At the end of February and beginning of March 2017, I visited Serbia and saw what kind of a humanitarian response Caritas Serbia gives to refugees and migrants in the country. There are already more than 7.000 migrants stranded in Serbia. Most of them still waiting for an appointment with the Hungarian authorities to enter the European Union.
The day I visited some of the reception centres in Serbia was cold and rainy. I saw that living conditions change from centre to centre. Most centres, like Presevo, Krnjaca and Principovac, provide dignified living conditions, but not all. Sometimes capacities are over exceeded, which makes it hard to meet at least minimum standards. There is lack of heating in tents and trash all around, sometimes even rumours of a mice plague.
The reception centres in Presevo and Krnjaca were reaching full capacity with approximately 1.100 persons staying in each centre. The living conditions in the Krnjaca refugee centre and in the Presevo admission centre are similar, with similar services and food provisions. The difference is in type of buildings where the centres are located. In Presevo, the accommodation is set in a former tobacco factory, which is a solid building with enough space for sleeping dormitories and rooms for workshops, praying, watching sports on TV, etc. Compared to Presevo, in Krnjaca the accommodation is in barracks, which were renovated recently, but which nevertheless have limited space for occupational and social activities. Both centres have central heating, organised medical service, food distribution, kindergartens, etc.
Since the influx of migrants started in 2015, there has been a change in the nationalities of the arriving migrants. Currently, the migrants are generally from Afghanistan, Iraq, Iran, Pakistan, Algeria, Morocco, Bangladesh, Egypt and Somalia, and less and less from Syria.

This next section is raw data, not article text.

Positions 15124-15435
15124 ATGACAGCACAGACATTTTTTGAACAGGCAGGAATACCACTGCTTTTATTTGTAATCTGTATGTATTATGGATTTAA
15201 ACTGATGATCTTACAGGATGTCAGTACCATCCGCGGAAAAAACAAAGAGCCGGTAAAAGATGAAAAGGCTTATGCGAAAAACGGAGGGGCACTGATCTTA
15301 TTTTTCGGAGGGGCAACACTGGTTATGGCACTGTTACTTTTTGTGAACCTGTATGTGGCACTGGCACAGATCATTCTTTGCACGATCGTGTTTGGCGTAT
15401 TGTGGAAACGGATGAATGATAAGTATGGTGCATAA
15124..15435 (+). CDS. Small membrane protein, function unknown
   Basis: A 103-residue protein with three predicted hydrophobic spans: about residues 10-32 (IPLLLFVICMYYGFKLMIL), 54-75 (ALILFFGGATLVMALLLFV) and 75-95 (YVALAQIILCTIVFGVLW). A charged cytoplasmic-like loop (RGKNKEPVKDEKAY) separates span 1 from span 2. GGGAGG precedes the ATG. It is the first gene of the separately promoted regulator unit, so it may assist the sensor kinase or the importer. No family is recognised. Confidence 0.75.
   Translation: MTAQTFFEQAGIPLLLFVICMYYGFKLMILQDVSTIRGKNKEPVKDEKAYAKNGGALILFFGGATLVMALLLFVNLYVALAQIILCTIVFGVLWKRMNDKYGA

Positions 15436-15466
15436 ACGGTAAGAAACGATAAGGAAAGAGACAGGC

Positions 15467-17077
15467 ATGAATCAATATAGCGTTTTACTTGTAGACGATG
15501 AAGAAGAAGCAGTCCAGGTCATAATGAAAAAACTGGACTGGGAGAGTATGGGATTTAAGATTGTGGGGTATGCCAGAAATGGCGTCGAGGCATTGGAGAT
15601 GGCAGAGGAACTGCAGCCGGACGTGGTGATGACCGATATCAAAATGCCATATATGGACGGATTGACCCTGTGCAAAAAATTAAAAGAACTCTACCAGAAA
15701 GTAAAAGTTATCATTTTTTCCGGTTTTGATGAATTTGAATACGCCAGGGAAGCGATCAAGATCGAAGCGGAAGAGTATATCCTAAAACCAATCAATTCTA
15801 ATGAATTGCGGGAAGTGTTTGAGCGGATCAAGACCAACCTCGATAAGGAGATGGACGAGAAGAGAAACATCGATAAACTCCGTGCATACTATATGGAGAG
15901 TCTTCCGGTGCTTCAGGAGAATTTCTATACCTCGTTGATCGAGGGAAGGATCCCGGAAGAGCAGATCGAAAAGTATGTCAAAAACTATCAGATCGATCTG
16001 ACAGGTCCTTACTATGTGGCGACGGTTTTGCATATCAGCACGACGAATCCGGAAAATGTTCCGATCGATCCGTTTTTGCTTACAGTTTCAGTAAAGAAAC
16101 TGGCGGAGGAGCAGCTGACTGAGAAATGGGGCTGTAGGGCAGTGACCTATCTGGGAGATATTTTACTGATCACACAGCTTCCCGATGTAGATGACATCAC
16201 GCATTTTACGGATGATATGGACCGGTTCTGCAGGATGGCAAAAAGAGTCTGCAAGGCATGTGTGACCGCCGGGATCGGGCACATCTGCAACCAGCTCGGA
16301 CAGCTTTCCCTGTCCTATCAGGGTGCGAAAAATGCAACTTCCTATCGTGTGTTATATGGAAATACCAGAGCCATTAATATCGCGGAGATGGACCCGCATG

When I interviewed some of the refugees and migrants, they expressed their satisfaction regarding the conditions in the centres and the way they are treated there. I could see how much they appreciate the support they receive from the Caritas team, particularly due to the personnel well-targeted and friendly approach.
The excellent work done by the Caritas psychosocial teams in both Presevo and Krnjaca and the high motivation of the staff also caught my attention. These teams are not only providing psychological support, but also animation, stress relief and other activities. Their work is focused on supporting families and single parents and on the mental development of children. The Caritas teams are also offering informal educational support to children and advice to parents. However, access to the formal education system is a must as their stay in the country is expected to last for a long time.
"Through our work in the camps, we are working on better understanding the cultural and religious differences in Europe compared to the homelands of the beneficiaries. We were also introducing different models of communication and helping the refugees and migrants to adapt to this multicultural environment,"said Miodrag Zivkovic, dioceses emergency coordinator in Presevo.
A few weeks after my visit, the Hungarian border was almost fully closed. According to the new Hungarian legislation, migrants who want to apply for asylum in Hungary will now be detained in new camps at the border and will have to wait there 3-6 months for a decision on their status. They will not be allowed to leave these camps and to move into Hungary, only to return back to Serbia. These are not very good news, and many migrants are considering to apply for asylum in Serbia.
In addition, unofficial sources revealed that a few thousand refugees and migrants, mainly Afghans, are in Bulgaria waiting to see what will happen with those already stranded in Serbia. Some smaller groups are trying their luck by crossing over Bosnia and over Romania.
During the last week of March, the Caritas team working at the central bus and train station of Belgrade did not notice any new migrants arriving. Currently, the number of arriving migrants remains steady.